Staycations - how to separate reality from myth? Do the Brits really holiday at home instead of abroad when economic times are tough?
I've always been sceptical. It seemed a bit too pat - a trend seized on by media colleagues because the logic appeared irrestisible.
But I've been looking at the stats and I remain far from convinced. In 2009 to be sure, when the world was reeling from the shock of the banking crisis, UK domestic tourism rose significantly. But last year's figures for the 12 months to October paint a radically different picture, with holiday trips in the UK down by 4% according the VisitBritain, which observed that 2009 mights have represented a "high water mark".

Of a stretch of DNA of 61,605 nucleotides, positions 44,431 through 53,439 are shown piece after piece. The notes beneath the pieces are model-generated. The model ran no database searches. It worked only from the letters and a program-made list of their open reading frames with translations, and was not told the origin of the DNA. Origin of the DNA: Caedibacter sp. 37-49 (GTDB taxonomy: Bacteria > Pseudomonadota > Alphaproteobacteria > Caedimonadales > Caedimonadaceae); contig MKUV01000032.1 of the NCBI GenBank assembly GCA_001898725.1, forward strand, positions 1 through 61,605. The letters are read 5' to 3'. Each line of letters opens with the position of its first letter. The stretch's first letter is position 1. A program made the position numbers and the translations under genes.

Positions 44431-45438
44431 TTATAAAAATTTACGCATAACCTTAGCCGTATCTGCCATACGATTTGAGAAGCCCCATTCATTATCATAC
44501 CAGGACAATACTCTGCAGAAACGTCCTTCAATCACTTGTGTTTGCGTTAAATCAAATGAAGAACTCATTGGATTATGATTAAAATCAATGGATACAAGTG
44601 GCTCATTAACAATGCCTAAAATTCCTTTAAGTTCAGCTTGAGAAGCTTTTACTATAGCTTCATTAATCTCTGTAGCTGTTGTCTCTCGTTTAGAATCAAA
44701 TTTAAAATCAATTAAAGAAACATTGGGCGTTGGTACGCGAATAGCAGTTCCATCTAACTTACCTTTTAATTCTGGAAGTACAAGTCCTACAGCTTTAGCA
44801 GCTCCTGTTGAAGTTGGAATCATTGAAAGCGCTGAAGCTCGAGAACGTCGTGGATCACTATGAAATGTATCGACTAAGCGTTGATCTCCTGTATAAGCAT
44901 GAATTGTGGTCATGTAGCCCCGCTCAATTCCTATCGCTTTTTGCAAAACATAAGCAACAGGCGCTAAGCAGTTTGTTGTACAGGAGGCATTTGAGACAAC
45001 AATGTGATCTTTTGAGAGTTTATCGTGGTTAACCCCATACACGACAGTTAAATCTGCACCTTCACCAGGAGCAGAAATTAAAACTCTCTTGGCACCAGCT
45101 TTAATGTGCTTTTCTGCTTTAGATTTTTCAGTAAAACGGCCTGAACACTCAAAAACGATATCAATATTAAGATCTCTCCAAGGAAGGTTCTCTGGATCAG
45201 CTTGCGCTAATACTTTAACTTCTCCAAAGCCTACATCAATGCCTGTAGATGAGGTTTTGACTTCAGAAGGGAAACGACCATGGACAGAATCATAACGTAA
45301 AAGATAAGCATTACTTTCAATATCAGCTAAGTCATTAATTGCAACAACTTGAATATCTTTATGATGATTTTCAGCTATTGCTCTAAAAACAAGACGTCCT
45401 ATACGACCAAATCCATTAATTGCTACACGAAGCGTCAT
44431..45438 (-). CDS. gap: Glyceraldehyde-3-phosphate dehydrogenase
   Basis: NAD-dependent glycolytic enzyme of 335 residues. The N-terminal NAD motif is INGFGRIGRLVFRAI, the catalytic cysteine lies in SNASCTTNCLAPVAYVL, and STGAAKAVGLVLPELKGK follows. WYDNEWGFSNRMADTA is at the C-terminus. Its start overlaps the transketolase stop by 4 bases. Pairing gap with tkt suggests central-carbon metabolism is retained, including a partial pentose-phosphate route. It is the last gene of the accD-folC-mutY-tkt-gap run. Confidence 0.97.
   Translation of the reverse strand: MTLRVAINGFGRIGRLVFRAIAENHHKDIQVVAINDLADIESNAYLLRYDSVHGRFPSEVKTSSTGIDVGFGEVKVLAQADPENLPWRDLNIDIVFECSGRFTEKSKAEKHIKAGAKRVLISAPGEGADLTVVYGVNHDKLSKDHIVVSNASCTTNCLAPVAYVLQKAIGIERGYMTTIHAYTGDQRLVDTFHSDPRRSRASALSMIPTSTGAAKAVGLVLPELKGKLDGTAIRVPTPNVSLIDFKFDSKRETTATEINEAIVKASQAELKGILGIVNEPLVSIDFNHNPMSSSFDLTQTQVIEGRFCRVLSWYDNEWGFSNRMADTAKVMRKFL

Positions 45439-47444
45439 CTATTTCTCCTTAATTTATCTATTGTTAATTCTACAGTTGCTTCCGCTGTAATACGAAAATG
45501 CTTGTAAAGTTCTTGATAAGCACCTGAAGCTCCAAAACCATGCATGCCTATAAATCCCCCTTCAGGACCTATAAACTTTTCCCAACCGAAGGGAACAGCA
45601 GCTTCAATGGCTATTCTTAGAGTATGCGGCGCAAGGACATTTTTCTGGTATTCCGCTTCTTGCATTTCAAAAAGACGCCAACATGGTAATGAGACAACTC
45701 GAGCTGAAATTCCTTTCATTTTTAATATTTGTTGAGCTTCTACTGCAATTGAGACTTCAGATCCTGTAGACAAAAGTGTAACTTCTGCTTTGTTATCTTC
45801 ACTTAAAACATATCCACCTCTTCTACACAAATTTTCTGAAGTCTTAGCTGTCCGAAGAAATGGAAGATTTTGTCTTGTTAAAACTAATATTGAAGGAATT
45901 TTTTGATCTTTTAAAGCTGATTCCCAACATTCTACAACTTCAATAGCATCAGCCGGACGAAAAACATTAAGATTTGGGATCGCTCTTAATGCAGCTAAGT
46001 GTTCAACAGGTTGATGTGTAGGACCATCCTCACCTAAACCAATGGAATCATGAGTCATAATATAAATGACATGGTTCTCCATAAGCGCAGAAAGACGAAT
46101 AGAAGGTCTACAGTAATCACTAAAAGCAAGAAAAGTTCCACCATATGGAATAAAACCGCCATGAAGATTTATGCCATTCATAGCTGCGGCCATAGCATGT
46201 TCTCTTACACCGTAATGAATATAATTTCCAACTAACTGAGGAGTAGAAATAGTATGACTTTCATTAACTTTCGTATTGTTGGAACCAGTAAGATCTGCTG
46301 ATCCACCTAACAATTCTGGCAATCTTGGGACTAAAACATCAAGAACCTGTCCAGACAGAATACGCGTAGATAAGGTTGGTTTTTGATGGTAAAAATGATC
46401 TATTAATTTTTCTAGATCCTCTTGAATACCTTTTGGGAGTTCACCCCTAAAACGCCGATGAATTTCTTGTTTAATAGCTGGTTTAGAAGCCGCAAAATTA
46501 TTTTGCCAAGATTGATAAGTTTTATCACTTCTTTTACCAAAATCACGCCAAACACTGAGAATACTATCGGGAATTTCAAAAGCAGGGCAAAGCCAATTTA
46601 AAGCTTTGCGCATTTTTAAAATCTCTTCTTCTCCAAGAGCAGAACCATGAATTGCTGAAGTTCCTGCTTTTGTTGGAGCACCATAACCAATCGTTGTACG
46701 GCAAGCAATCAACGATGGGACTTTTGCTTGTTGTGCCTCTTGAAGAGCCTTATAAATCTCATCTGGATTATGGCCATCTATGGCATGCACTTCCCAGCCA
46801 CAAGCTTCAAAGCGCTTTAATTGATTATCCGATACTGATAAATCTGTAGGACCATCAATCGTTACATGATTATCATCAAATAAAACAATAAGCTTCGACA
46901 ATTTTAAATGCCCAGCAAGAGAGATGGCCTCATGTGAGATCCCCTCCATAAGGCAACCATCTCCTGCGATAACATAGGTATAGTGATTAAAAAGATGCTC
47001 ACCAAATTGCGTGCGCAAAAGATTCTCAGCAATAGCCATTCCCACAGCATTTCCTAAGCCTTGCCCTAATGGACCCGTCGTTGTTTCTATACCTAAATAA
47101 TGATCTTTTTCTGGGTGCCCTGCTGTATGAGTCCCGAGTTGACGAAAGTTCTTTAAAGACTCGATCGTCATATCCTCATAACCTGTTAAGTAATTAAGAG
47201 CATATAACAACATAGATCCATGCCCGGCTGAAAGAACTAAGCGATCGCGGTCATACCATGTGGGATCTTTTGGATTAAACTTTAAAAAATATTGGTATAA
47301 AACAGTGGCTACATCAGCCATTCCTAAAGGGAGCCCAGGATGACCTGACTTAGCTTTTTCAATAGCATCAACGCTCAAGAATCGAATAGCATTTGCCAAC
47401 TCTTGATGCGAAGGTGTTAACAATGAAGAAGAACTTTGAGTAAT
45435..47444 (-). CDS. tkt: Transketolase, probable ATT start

Now up pops Travelodge with a survey suggesting the proportion of Britons taking one week holidays will be up by 10 percentage points this summer. It doesn't look very likely to me. Nor does the survey's assessment of the average cost of a holiday here (£422.69) against a week abroad (£1427.58).
One finding in the survey does ring true though: a high proportion of Brits is waiting until the last minute before booking anything. Bit of a cat and mouse game. Don't gamble unless it's really no odds whether you get a holiday or take some time off without travelling.